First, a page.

It’s about understanding God’s Word as it applies to my life- yes- but it is also understanding God, amid free will, consequences, healed or not. Paul was never healed from his affliction. Why? Paul told us, that it kept him humble. The point is to look upward instead of looking down, hopping around like grasshoppers. There is a whole lot more to knowing God. The question is what am I missing by looking down.

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      2. I didn’t think you were saying you would have picked up the stone. I was just wondering who would have done the stoning in situations where the law required it. I assume there were other situations where people were stoned.
        Yes, looking up to God is definitely the best way!

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  3. We can sometimes become so clever and so adept at “comparing” sins…judging/criticizing and (inwardly) condemning others – all the while making excuses for our own sin. Pride really is crafty and deceitful. Sounds like you had a great discussion. Always great to come home with lots of “food for thought.”

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    1. Yes, it is very easy to deceive ourselves and think our own sins aren’t so bad somehow! It was a great discussion and it was good to learn from everyone else’s thoughts.

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  4. Nice post. I agree with you—no sympathy for Pharisees from me either (unfortunately, and I hate to admit, I can see a bit of me in them and their actions). And, like you, I have always wondered where is the man?

    Pride goes before a fall, honor before humility. Two Biblical guidelines I strive to keep before me.

    Blue Rock Horses Frederick County, Virginia bluerockhorses.com

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  5. I’ve had the same feelings, Lesley—where was the man? And how could they have been so heartless? But I have never heard that verse about dust in connection with this story—how poignant.

    The Bible does have a lot of people confront others with sin (we’re in 1 and 2 Kings, with Elijah and Elisha and other prophets). So there must be a way to do it. But I agree, pride is the biggest danger and the thing we should check our hearts for first. And our motive needs to be sorrow that the person has sinned and dishonored God and a desire to help them come right, rather than to just see them punished. But other than that, I’m at a loss. I hate confrontation, so my temptation is to avoid saying something when I should. But even if I don’t say anything, I need to make sure my thoughts and prayers are compassionate and not arrogant.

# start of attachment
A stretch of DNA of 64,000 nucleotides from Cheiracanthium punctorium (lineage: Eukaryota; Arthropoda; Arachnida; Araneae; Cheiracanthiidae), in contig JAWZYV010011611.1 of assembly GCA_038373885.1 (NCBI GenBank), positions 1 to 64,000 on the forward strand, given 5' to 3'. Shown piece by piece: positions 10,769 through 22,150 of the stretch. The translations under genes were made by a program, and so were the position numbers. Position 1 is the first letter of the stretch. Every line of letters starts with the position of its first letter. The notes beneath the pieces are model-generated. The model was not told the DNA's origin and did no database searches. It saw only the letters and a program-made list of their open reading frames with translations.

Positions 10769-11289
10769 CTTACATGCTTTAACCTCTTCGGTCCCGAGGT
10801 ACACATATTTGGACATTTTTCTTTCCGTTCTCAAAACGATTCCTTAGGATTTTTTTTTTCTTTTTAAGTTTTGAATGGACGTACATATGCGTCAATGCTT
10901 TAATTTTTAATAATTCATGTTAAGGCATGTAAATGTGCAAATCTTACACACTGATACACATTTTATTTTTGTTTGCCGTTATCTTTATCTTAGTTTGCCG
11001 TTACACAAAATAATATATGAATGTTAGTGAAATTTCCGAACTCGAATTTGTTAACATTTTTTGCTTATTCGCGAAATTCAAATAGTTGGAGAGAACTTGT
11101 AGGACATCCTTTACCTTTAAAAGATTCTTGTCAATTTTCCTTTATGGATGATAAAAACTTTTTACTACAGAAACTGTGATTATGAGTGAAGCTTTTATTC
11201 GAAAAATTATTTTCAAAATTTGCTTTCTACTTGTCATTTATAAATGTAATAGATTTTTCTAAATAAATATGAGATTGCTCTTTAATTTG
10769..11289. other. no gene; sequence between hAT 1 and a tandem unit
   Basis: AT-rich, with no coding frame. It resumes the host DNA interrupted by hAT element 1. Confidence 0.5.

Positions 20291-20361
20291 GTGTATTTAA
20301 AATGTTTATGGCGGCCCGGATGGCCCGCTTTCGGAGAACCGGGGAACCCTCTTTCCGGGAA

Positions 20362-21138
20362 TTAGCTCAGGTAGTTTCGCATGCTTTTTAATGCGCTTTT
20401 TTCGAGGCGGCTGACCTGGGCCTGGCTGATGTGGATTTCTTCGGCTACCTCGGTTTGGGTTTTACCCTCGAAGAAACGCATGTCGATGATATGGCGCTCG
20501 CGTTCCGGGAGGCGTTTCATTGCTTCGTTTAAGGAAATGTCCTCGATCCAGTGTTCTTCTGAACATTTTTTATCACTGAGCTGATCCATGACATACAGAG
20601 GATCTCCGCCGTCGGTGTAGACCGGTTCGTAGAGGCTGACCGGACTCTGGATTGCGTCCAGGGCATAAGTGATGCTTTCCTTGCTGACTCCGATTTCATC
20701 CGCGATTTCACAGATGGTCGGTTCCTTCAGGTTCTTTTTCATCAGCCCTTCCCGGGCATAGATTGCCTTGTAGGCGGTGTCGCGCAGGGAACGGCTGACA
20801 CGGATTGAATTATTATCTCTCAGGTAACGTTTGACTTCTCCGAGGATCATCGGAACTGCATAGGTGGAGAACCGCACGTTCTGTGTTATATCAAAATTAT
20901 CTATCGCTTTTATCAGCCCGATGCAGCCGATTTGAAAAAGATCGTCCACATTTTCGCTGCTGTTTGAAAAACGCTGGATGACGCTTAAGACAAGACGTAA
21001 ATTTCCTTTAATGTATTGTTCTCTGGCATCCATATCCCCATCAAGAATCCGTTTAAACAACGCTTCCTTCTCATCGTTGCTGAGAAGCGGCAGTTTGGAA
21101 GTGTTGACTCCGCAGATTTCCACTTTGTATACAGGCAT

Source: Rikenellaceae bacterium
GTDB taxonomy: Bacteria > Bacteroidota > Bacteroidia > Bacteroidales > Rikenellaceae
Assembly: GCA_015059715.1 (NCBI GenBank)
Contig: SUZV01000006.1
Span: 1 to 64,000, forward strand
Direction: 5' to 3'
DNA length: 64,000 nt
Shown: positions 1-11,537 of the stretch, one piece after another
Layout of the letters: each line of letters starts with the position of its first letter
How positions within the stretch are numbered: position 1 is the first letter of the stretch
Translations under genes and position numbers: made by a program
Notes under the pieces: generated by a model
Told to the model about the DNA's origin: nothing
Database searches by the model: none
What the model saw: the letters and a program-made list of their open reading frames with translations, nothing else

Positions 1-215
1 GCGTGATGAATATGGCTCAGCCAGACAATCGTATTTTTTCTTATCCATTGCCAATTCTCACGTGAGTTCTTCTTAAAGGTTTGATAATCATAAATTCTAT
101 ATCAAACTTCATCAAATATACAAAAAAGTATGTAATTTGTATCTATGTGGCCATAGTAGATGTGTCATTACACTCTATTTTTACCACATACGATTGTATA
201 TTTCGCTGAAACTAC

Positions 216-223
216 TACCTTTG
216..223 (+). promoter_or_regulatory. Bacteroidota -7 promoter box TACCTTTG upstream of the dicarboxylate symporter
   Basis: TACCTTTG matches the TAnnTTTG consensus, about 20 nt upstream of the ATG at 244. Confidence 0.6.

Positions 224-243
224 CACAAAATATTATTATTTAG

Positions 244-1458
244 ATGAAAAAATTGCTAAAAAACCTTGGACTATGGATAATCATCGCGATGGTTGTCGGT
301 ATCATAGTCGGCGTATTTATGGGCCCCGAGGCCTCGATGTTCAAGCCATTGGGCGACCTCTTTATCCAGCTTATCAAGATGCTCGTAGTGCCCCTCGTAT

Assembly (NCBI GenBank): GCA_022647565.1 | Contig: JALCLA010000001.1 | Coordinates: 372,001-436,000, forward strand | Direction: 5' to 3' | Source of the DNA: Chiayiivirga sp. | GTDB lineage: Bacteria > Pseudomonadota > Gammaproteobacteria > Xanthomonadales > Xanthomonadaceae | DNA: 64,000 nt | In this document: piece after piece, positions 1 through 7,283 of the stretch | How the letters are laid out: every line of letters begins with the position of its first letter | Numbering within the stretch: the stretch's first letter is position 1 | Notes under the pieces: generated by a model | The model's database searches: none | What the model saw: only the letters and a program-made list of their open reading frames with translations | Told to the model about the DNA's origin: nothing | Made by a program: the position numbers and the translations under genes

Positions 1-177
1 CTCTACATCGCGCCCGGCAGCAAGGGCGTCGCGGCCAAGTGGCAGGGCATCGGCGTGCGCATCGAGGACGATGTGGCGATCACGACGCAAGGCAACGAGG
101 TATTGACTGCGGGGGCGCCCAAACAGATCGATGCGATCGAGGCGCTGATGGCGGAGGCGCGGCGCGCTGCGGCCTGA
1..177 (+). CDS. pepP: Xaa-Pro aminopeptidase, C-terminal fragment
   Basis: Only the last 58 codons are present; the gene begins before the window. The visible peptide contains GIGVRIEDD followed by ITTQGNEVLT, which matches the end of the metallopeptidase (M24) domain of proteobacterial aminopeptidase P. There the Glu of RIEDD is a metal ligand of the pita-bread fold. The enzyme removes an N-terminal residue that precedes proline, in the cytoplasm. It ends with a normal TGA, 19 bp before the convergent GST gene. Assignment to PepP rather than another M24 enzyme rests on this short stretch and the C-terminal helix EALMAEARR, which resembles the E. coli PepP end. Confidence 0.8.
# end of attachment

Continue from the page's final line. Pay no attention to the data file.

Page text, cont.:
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    1. Thanks, Barbara! I didn’t know about the connection with the verse from Jeremiah either. And I agree, it is really challenging to know how to confront others. I don’t like confrontation either. As you say, I think our attitude is important however we choose to deal with it.

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  6. It is so easy to judge other’s sins, but ignore our own. We do need to be careful that we are not being prideful (or judgmental), because none of us our perfect, we all sin, and my sin is just as bad as the next person’s, they are all the same in God’s eyes.

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  7. Looking back at the cross, I can remember that I was given mercy. Therefore, I should be giving mercy. I was given amazing grace, so I should season my responses with grace. I was granted forgiveness, and I am to forgive others. The gospel is changing me because as I better appreciate what I have been given, I am less likely to think wrongly about how I respond to sin in others. It is a journey. But there is no turning back.

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    1. Your comment reminds me of the parable of the unforgiving servant and I agree, if we have known grace and forgiveness that should motivate us to offer it to others.

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  8. Thank you for sharing some of your small group’s discussion, Lesley. I had never heard of the Jeremiah scripture of the dust applied to this passage, and I’ll have to ponder it some more, but it is very insightful! I admire how Jesus handled this group of hypocritical Pharisees trying to trap Him! And I appreciate the kindness and love He extended to this woman. He is a true gentleman!

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  9. Great post Lesley! Yes I always wondered where was the man was in this account!

    But Jesus handles it in a legendary way.

    I once heard a song by Johnny Cash that wondered if it wasn’t the sins of the Pharisees Jesus was writing in the dust ie; gossiping, pride, greed, avarice, injustice etc.
    Food for thought. 🤔
    Blessings, Jennifer